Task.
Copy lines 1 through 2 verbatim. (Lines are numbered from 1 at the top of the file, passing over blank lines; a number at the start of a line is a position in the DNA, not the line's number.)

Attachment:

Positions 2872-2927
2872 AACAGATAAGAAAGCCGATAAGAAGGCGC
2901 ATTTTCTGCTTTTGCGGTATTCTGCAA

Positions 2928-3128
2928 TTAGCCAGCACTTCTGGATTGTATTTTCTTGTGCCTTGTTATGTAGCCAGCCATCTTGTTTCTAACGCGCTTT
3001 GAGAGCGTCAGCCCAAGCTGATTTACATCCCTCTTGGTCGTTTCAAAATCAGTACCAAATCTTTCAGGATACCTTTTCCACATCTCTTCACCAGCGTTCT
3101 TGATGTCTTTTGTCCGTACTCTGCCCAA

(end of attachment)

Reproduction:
Positions 2872-2927
2872 AACAGATAAGAAAGCCGATAAGAAGGCGC